CHICAGO Domestic tube mills have slated price hikes of at least $40 per ton ($2 per hundredweight) on hollow structural sections (HSS) and mechanical tube products, although market sources remain mixed on whether the effort will succeed.
The latest round of increases started with Atlas Tube Inc., a subsidiary of Chicago-based JMC Steel Group Inc., which on Thursday told customers it would boost prices by a minimum of $40 per ton for all HSS shapes through 12 inches square and HSS rounds through 20 inches in outside diameter. The move was effective with new orders, but orders already on the books would be kept at current prices through Nov. 26 shipments, it said.
Also announcing hikes of at least $40 per ton under similar terms were ExlTube Co., North Kansas City, Mo.; Independence Tube Corp., Chicago; Maruichi Leavitt Pipe & Tube LLC, Chicago; Southland Tube Inc., Birmingham, Ala.; and Welded Tube of Canada Ltd., Concord, Ontario.
Other HSS mills were also said to have increased prices, but AMM hadnt seen letters from them by Friday.
While Chesterfield, Mo.-based Bull Moose Tube Co. was the first to announce a price hike of $40 per ton (amm.com, Oct. 23), that increase might not have gained widespread traction in the market until Atlaswhich typically leads pricing moves in HSSput its weight behind the move.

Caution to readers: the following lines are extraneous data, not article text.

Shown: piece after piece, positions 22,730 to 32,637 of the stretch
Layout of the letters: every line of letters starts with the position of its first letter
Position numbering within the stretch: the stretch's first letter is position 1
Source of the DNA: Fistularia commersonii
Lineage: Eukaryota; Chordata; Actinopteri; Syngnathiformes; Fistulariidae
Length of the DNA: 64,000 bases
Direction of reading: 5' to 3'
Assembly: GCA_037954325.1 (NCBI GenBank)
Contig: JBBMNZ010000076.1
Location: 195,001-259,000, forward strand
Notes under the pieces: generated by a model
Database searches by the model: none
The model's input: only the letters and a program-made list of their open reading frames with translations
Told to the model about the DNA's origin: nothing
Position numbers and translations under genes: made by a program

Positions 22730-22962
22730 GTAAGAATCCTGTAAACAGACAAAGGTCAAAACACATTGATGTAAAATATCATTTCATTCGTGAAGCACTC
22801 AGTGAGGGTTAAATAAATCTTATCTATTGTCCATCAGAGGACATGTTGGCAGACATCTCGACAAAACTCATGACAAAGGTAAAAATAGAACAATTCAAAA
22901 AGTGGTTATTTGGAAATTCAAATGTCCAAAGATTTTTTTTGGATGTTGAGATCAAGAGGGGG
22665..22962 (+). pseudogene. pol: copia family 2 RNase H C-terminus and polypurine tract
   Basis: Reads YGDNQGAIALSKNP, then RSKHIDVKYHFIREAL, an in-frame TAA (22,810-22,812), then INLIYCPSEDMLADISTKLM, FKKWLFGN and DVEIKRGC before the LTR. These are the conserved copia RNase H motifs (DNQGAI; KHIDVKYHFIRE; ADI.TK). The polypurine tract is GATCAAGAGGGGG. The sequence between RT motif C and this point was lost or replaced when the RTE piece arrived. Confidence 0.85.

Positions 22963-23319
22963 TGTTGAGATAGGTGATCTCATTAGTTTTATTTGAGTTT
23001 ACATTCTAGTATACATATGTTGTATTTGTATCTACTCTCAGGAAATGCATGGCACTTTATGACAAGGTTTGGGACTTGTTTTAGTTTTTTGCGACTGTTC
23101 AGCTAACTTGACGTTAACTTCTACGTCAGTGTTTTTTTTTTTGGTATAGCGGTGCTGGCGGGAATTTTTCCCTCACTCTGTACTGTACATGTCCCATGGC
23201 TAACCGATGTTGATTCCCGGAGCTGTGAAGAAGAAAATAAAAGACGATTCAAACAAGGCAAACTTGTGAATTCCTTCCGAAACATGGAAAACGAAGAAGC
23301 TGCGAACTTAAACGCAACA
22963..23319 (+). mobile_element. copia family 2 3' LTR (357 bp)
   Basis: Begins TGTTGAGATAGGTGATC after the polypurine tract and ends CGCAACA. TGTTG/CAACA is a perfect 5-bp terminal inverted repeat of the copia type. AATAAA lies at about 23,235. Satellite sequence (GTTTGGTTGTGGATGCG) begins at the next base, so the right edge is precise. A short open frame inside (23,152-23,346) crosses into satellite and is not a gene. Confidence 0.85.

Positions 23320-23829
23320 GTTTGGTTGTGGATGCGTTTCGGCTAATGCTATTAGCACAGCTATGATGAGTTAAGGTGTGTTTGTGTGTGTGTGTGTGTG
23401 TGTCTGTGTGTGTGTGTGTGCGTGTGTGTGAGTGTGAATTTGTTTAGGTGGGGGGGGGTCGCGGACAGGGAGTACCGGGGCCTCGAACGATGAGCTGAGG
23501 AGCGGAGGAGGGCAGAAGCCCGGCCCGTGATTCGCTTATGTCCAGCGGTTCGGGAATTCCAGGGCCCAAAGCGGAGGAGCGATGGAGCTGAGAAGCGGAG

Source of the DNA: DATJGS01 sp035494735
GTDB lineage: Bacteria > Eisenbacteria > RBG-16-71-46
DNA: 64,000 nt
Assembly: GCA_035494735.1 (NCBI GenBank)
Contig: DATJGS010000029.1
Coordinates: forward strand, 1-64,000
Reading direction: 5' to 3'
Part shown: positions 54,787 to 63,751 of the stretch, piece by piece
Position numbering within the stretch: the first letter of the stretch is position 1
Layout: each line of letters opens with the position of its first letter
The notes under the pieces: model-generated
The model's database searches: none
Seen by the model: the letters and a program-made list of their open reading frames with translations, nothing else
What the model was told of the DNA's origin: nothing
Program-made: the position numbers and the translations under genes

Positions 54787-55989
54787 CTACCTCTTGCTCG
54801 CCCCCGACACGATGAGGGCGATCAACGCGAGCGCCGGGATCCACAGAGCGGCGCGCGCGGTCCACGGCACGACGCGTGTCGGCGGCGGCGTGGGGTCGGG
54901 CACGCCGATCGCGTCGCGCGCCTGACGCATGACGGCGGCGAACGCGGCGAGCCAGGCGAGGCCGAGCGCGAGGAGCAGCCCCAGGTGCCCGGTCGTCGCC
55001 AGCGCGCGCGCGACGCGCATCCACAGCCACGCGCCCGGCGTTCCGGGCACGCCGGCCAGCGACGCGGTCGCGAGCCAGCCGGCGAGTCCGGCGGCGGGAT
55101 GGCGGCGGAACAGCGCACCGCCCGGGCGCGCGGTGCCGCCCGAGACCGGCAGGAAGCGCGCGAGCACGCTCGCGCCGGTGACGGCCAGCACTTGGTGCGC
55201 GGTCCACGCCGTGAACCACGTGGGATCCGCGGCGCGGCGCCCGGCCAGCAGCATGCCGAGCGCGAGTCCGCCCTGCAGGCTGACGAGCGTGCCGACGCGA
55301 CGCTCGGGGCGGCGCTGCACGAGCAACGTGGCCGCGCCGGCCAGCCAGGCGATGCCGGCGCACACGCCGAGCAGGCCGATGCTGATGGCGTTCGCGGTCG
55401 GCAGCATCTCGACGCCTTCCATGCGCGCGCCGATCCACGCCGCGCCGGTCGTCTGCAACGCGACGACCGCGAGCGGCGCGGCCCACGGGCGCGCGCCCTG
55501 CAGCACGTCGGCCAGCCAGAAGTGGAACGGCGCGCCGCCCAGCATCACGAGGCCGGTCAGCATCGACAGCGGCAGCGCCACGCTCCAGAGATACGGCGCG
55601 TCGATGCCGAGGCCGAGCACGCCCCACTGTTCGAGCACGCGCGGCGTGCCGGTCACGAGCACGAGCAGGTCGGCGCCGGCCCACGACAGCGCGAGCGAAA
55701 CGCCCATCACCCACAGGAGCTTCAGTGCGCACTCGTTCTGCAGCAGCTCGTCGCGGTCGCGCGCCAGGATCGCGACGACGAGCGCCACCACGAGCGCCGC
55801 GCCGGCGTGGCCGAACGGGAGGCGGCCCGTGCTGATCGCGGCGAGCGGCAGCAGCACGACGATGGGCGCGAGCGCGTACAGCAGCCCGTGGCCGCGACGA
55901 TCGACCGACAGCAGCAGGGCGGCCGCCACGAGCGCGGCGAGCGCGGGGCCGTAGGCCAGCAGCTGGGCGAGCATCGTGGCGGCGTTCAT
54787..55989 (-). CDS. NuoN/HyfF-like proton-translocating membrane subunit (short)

Bull Moose cited rising raw material costs for its increase, while Atlas and other mills did not. But the push to boost HSS tags $40 per ton comes after domestic coil mills announced plans to lift prices for their products by the same amount (amm.com, Oct. 17).
"This will absolutely put a floor on the HSS price decreases that have been going on for the last four weeks or so," one distributor said.
AMM changed its price for HSS earlier this month to $870 per ton ($43.50 per cwt) from $920 per ton ($46 per cwt) previously to reflect those declines.
But other market sources strongly disagreed that downward pressure on prices had eased, citing HSS tags as low as $820 to $840 per ton ($41 to $42 per cwt). "Prices are ridiculously low, so (domestic mills) needed to do something," a second distributor said. "But this wont set a floor. There will still be tons of negotiating going on."
One service center source said the market would ultimately decide whether the increase might be successful. "The (tubing mills) are jumping on what the flat-rolled guys have done, so if (price hikes) stick in flat-rolled (coil, the substrate used to make welded tubulars like HSS), they will stick in tubing," he said.